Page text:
LendingTree Academy

Hard vs. soft credit pulls: What’s the difference?

Written by

Jonathan McFadden


July 9, 2019

Hard and soft pulls on your credit happen when financial institutions or other bigwigs (like your employer) take a look at your credit. But each produces a very different result for your overall credit health. Here’s how.

First, what’s a hard credit pull?

A hard pull — formally known as a hard inquiry — happens when a lender or financial institution checks your credit once you apply for a loan, mortgage or additional line of credit, like a new credit card.

The lender reviews your credit report and uses that information to decide whether to let you borrow money. The inquiry will appear on your credit report (and stay there for two years) and can only happen if you authorize the lender to pull your credit. Side note: A hard inquiry may stay on your credit report for two years, but it won’t affect your credit score for longer than one year .

Multiple hard inquiries in a short amount of time can lower your credit score. Why? They’re a bit like red flags. When credit scoring models detect several new inquiries on your credit report, it indicates your plans to open new accounts. That could increase the likelihood you’ll miss or make late payments because now you have more debt to manage. That could make you appear riskier, which makes the brain trust that calculates your credit score a tad skittish.

But what if I’m rate shopping?

Most credit scoring models do take this into consideration. Let’s say you’re comparing rates for the same kind of financial product, such as a mortgage or auto loan. If the same kind of lenders look at your credit report to offer you rates within a 45-day window, most newer credit scoring models will count that as a single inquiry, instead of multiple. That way, your score doesn’t drop each time you get a quote from a car dealership or mortgage lender.

How much will a hard pull affect my credit score?

It depends. Generally, hard inquiries make a minimal impact on a person’s credit score (like five points or fewer, usually). That’s because inquiries, although important, are not the most significant part of your credit score. Side note No. 2: The most important part of your score is your payment history, so make sure you repay all your debts in full and on time.

Still, a hard inquiry can impact your score in some way; how it does that depends a lot on your credit history. For example, if your average age of credit is 20-plus years, chances are a hard inquiry will barely affect your score, if at all. That’s because you’ve proven to the credit bureaus and scoring models that you can manage credit for a lengthy period of time. If you have a good or excellent score, that shows you’re disciplined, responsible and likely have a habit of repaying your bills on time and keeping your balances low.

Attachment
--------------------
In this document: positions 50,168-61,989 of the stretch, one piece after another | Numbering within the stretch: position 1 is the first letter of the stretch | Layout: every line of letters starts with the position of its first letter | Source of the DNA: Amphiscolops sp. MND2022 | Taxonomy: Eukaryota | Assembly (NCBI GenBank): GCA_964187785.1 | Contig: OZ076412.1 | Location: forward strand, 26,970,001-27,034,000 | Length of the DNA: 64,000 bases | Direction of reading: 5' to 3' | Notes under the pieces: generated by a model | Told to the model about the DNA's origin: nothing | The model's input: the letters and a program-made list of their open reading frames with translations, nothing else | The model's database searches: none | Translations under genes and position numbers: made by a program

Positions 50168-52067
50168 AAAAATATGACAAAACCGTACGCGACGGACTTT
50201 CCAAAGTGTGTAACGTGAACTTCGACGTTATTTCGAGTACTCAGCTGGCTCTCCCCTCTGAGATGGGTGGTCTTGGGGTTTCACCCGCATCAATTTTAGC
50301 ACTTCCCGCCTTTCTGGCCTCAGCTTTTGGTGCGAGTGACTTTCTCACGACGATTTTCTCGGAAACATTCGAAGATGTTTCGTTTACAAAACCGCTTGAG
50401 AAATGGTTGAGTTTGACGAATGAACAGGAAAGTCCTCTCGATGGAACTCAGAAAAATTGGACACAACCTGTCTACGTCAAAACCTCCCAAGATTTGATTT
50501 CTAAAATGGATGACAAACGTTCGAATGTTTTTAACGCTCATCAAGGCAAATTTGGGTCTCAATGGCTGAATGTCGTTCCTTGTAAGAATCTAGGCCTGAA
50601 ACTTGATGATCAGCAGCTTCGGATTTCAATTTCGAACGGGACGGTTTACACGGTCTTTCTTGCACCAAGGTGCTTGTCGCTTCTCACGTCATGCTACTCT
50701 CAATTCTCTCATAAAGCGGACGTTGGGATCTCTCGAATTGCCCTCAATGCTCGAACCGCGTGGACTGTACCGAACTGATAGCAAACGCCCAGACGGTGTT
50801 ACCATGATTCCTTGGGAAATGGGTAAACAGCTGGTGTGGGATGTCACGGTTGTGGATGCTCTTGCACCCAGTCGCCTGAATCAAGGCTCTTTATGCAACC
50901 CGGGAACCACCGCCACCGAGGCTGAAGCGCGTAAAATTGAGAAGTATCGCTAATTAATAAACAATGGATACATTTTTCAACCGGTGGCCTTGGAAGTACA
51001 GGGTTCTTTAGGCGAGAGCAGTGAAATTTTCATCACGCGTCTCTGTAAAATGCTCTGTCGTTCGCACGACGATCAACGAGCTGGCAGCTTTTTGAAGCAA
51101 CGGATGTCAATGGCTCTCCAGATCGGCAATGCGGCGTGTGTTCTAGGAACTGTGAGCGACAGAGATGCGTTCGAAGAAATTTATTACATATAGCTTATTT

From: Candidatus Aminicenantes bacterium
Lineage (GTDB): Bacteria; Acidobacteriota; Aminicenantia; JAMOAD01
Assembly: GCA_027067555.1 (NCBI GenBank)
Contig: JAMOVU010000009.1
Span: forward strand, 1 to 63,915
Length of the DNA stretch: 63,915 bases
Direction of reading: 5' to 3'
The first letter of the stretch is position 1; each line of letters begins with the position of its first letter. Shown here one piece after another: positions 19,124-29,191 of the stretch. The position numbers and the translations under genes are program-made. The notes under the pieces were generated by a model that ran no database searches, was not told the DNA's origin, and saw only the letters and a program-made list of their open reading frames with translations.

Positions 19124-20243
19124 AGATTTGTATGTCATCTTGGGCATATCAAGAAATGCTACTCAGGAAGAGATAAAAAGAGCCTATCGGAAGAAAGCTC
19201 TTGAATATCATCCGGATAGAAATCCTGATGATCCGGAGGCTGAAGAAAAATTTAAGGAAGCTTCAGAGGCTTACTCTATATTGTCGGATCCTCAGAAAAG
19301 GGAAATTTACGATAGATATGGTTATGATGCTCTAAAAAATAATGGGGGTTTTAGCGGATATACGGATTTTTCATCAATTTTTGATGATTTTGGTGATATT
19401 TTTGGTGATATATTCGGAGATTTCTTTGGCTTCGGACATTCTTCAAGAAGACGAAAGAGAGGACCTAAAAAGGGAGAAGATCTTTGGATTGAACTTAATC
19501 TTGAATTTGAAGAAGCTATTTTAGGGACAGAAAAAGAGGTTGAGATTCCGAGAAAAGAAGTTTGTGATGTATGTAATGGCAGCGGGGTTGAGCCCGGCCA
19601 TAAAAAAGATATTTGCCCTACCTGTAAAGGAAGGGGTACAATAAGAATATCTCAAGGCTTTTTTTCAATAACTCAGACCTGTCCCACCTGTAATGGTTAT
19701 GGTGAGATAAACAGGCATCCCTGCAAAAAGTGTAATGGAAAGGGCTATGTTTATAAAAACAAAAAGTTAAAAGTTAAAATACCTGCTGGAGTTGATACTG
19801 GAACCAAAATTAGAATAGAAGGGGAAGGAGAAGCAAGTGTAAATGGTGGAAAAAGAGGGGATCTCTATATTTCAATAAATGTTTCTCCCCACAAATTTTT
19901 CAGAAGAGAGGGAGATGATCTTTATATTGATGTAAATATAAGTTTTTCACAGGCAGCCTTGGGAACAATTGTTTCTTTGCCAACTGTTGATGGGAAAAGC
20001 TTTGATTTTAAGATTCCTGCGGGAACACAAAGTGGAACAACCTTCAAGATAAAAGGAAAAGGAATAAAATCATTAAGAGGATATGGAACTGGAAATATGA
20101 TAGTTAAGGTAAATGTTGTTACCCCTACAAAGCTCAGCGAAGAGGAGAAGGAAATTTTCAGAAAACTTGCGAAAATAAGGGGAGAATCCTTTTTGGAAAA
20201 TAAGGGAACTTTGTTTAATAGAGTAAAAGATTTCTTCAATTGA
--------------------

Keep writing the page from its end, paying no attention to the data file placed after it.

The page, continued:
But what if you only have a five-year credit history? Inquiries might have a greater impact on your score because you have less to show.

OK, so what about a soft inquiry?

A soft credit pull is a little easier to deal with. It doesn’t affect your credit and can happen without your knowledge.

OK, that sounds pretty nefarious, but you usually don’t know about it because it’s not connected to an application for new loans or credit. Soft credit pulls are cursory reviews of your credit report that don’t hurt your credit score.

If you get a new job and your employer checks your credit, that’s a soft inquiry. If you create a LendingTree account and check your own credit score, that, too, is a soft inquiry. And if you get a bunch of offers in the mail saying you’ve been pre-approved for a better car insurance policy or a dazzling new credit card, that’s a soft inquiry because the lender just viewed your credit highlights to see if you qualified for the offer.

Typically, you’re the only person who can see soft inquiries on your credit report, but there are exceptions. Insurance companies might be able to see inquiries made by other insurance companies, and your creditors may be able to see inquiries made by debt settlement companies you’ve given access to your report.

Got any examples?

Sure do. Check out this list.

Hard credit pulls

  • Applying for a mortgage
  • Applying for a car loan
  • Applying for a new credit card
  • Applying for a student loan
  • Applying for a personal loan
  • Applying to rent an apartment

Soft credit pulls

  • Checking your credit score with LendingTree
  • Getting pre-qualified credit card offers or insurance quotes
  • Getting a background check from an employer

Want to see how hard credit pulls affect your credit score? Download the LendingTree app to get unlimited access to your score and report, whenever you want, wherever you want.